Introducing the next new controller from Keith McMillen Instruments! I recently got the QuNeo and was very impressed. It lived up to everything I expected.
They’ve launched a new KickStarer campaign to fund it and recommend jumping on it sooner than later as they ship on a first fund basis (I’m pretty sure).
Watch the video below and be blown away! I’m considering on grabbing one just to learn how to play piano. I could see myself integrating this into my setup versus the QuNeo. I use an Akai APC40 as my main controller and didn’t see myself learning how to finger drum anytime soon vs focusing right now on learning how to play piano.
I think the video covers most of the applications and info you need. Your next step is to help fund this product. Right now I’m debating on when I should order it considering I can’t right now but I’m hoping this goes viral.
Livid Instruments has to be one of my favorite companies out there and I don’t even own one of their products yet. Livid is known for their controllers and software for DJing and VJing. They are the ones responsible for some of my favorite controllers out there: Ohm series, The Block, and the new Code. Their craft is unmatched in the controller department and create some of the best stuff out there hands down.
I’ve been rocking an APC40 for over a year now and have totally beaten it up. All the knob caps are slowly coming off and overall getting some serious tear with time. I’ve looked around for a better solution and it always seems to come back to Livid. After doing some research it’s obvious that they are who I’m going with next. The software and diversity that their controllers have is unmatched. Also the build quality is probably the best around especially if you are a traveling performer.
Right now I’d say if you’re looking to step your game up and do some serious sequencing or live setups the Livid controllers are probably what you have been looking for. I’m glad I started off with the APC40 and eventually added a launch pad but it’s time to evolve. There are endless amounts of options possible with these controllers.
Overall I’m a huge supporter of Livid and can’t wait to upgrade to their products. I highly recommend looking into the Ohm series if you’re comfortable with the APC40 already. Also if you’re thinking about building a monomer or use a launchpad check out the Block. The Code is also a very versatile product that almost anyone could figure out how to add to their set.
The last thing I’m going to say is that the Livid people understand what it is to be an artist and have a unique style and look so they are totally open to making a custom design for you. You can mix and match all sorts of enclosure options and led colors. Also if you’re the DIY type of person they sell their brain and addons so you can build your own custom controller with their rotaries and buttons. They make it so easy for anybody to get behind them.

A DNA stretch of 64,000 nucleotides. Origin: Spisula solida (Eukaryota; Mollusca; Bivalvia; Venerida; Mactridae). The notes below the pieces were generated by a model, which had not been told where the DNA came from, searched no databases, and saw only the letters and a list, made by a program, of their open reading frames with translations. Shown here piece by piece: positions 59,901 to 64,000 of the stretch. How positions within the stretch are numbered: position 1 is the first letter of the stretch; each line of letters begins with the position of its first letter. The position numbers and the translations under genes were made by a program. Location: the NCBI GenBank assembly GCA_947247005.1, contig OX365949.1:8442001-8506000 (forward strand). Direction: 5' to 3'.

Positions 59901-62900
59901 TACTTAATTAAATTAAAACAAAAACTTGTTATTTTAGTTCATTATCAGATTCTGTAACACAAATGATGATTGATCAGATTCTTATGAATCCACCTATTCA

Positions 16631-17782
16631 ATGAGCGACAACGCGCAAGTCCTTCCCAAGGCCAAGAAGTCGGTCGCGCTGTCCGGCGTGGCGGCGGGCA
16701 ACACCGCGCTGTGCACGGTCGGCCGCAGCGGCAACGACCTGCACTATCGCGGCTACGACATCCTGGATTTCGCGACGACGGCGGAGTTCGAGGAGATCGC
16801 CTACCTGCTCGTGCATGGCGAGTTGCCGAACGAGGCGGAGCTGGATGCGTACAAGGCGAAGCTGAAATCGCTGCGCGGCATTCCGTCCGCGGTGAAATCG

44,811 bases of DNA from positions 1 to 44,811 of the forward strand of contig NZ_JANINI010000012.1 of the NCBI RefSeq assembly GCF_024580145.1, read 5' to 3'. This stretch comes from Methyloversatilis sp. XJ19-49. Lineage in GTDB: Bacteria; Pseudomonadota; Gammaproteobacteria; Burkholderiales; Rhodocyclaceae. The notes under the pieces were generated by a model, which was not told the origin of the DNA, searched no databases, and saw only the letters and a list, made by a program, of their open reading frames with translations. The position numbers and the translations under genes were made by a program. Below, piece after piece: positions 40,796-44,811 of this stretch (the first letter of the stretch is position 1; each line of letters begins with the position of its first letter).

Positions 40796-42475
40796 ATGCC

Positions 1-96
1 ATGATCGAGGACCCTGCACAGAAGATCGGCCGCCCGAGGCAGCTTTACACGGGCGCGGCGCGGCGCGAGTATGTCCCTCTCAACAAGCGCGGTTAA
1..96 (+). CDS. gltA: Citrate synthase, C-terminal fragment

Battle Tag is essentially lazer tag at home. It’s being developed by Ubisoft as the ultimate First Person Shooter (FPS). They’ve developed software and hardware that communicates together with a PC. It has a receiver that hooks up to the PC and stores all the data recorded by the gun and vest you wear. They’ve added some extra fun with adding power ups that also communicate with the setup for adding life, ammo, and other things.
The great part about this is that one stand alone Ubiconnect hub allows up to 8 people. It also allows you to multiple Ubiconnects to a max of 5 for a total of 40 people in a game. Right now you can only see the three types of games: Team Death Match, Free for All, and Blathlon (no idea). They say there will be up to 20 different types of matches. I can’t imagine them not adding Capture the Flag (CTF) some how.
The technology behind this seems perfect. The use Radio Frequency (RF) and say it supports up to 60 meters or 200 feet. It doesn’t go into detail about if you have more than one Ubiconnect it expands the distance.
At the end of the day this is quite exciting. It seems like this could become essentially a great way to hang out with some friends and actually take it beyond indoor gaming. I know I’m really interested on how much this thing is going to cost. You better believe if it’s affordable there’s going to be some intoxicated days where Battle Tag is going down.
They mention that this might be available as soon as November 2010. Check out the video below for more information and live video of how it works live.
I never stop being amazed by my good friend Will Marshall. The concept and how this rack works is amazing. Right now I haven’t implemented this rack into my template but once I feel comfortable with it, just waittt.
Will is probably the reason I’ve gotten so far with Ableton. Having a mentor like this who is around to help is priceless. Wish him the best of luck with his interview with Ableton coming up.
Check out Will’s site at: http://marshall-law.co.nz
It has finally been unvieled to the world! The partnership of Ableton and Serato has produced something that looks to change the face of DJing all over again.
The Bridge is an updated version of Serato that integrates the session view that we’ve all come to know in Ableton into the Scratch Live interface. Launch clips and controlling them via decks or CJS. Also they’ve out done themselves with having it all work together and using many tricks that Ableton has for mixing. Sampling couldn’t have become easier either.